Sacred Site Draws Navajos Despite Skeptics


By Cadillac and by pickup truck, by tour bus and by motorcycle, the people keep coming, turning off the reservation highway and bumping down 13 miles of rocky dirt road.

Thousands of Navajos have made a pilgrimage to this desert community since May 5, when a 96-year-old woman said she was visited by two tribal gods in the form of old Navajo men.

But even as Navajos flock to the site, sometimes waiting hours for a glimpse of Irene Yazzie’s rundown hogan, there is widespread disagreement about how authentic the visitation was. The debate rages at trading posts and diners, where people eat mutton stew and fry bread under tarps and gossip in the Navajo language.

To some, the visit is a clear message--Navajos are in grave danger if they continue to forsake their traditions. The deities, it is said, warned that drought, poverty and rampant alcoholism on the reservation are all proof of the danger.


But some suspect the story was concocted to scare Navajos to return to their traditions, a tale like that of the white buffalo held sacred by the Plains Indians.

And some suggest the visitation was dreamed up to give the area a sacred aura and thereby boost the Navajos’ claim to the land. The land is at the center of a bitter battle between the Hopi and the Navajo tribes. The grounds were declared Hopi land by Congress in 1974, but about 250 Navajo families still live there.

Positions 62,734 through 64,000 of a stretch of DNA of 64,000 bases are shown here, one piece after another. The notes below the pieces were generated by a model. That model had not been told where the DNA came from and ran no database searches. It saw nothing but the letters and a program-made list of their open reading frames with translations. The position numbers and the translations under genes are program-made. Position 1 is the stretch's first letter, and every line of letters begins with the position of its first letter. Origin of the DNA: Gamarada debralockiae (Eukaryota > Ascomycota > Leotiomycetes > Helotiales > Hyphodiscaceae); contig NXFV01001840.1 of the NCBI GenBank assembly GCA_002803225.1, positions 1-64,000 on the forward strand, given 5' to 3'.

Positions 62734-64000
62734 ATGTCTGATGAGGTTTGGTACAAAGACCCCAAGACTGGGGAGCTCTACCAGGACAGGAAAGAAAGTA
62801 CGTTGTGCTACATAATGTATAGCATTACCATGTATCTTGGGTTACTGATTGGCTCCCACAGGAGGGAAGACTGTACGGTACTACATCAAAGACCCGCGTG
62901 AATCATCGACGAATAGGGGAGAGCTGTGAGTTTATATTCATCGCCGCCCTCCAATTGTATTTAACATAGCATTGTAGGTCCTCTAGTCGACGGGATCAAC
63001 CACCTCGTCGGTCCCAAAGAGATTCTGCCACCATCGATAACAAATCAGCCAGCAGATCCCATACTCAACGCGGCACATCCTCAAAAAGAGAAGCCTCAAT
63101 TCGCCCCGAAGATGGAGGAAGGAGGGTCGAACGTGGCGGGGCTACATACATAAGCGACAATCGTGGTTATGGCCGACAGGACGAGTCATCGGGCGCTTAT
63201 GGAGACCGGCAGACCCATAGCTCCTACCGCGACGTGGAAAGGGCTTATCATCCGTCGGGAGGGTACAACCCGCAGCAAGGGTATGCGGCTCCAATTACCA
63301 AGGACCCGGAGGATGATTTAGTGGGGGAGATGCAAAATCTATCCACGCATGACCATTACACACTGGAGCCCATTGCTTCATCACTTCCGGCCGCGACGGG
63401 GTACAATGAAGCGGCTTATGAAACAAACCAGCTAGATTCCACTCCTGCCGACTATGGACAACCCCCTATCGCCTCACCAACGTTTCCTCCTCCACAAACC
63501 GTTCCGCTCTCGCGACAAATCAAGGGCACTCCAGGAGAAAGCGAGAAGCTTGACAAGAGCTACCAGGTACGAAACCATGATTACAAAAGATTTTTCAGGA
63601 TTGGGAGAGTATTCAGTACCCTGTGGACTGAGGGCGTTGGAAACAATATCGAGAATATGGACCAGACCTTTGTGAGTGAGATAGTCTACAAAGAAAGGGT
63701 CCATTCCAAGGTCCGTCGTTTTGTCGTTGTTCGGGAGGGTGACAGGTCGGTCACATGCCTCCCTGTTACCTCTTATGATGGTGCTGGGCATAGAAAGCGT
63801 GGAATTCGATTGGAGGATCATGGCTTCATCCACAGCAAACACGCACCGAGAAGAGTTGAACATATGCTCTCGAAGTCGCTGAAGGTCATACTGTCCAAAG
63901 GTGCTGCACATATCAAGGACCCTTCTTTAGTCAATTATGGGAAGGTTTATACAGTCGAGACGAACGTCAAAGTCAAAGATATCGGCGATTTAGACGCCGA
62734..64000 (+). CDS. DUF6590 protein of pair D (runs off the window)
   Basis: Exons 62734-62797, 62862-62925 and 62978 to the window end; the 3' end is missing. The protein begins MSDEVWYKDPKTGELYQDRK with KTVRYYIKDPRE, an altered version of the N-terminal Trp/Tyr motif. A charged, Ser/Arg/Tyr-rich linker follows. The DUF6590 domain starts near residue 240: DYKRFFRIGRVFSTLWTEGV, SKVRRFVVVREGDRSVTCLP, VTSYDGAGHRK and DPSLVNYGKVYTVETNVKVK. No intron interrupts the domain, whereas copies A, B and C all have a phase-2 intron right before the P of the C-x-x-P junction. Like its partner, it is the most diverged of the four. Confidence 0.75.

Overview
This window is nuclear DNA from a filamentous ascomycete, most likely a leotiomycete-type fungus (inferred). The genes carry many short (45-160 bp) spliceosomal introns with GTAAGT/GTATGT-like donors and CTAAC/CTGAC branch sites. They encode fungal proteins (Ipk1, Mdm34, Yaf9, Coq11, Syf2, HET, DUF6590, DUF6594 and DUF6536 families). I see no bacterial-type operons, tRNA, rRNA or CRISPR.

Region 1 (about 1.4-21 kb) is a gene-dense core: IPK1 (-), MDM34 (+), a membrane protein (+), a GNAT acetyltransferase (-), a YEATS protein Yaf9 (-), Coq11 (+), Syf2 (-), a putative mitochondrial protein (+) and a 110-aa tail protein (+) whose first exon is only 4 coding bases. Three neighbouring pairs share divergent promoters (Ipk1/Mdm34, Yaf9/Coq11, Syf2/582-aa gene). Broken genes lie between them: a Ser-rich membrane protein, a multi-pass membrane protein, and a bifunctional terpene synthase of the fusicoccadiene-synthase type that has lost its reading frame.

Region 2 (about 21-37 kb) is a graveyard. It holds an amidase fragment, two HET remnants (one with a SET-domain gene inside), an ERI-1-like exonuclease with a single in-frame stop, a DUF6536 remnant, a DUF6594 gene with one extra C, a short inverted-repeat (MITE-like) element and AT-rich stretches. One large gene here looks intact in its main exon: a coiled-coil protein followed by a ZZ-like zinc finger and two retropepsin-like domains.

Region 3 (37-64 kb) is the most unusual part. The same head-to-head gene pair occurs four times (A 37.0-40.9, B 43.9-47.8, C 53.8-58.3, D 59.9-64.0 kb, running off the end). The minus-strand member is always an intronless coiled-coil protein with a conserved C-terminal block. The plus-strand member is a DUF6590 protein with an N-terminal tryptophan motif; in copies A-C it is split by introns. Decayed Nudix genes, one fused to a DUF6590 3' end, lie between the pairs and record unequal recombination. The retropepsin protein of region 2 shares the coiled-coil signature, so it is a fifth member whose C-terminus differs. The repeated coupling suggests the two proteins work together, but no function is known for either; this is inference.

“If it was really sacred, it should have been closed just to the medicine men,” said Bessie McCabe, a 47-year-old Navajo. She sheepishly admitted visiting the pilgrimage site “mostly out of curiosity.”

The visit has stirred such interest across the 17-million-acre Navajo Nation that the locals have printed maps of the dirt roads and have tied yellow ribbons to mark the way to the desolate spot. Navajo Tribal President Albert Hale even granted tribal employees four hours’ leave to visit the site and declared May 17-24 Spiritual Unity Week.

Hopi Chairman Ferrell Secakuku said the influx of Navajo pilgrims heading for Yazzie’s home could upset the fragile relations between the tribes. “I don’t want her prayers to overshadow the settlement we’ve reached with the Navajo people,” Secakuku said.

The vast Navajo reservation, which reaches into Utah and New Mexico, surrounds the far smaller Hopi lands. There are about 11,000 Hopis and nearly 200,000 Navajos, the nation’s largest Indian tribe.

News of the visitation spread mostly by word of mouth. Yazzie banned cameras and video recorders and demanded that no one discuss the incident with non-Indians. The reservation newspaper, The Navajo Times, agreed not to write of the matter at Yazzie’s request.

The tale told around the reservation is that the deities appeared to Yazzie as old men. Yazzie, unable to talk after suffering a stroke, regained her speech a few days before the gods’ arrival, saying visitors were coming.


Visitors look, pray and sprinkle corn powder, a traditional Indian offering, in the footprints said to have been left by the deities.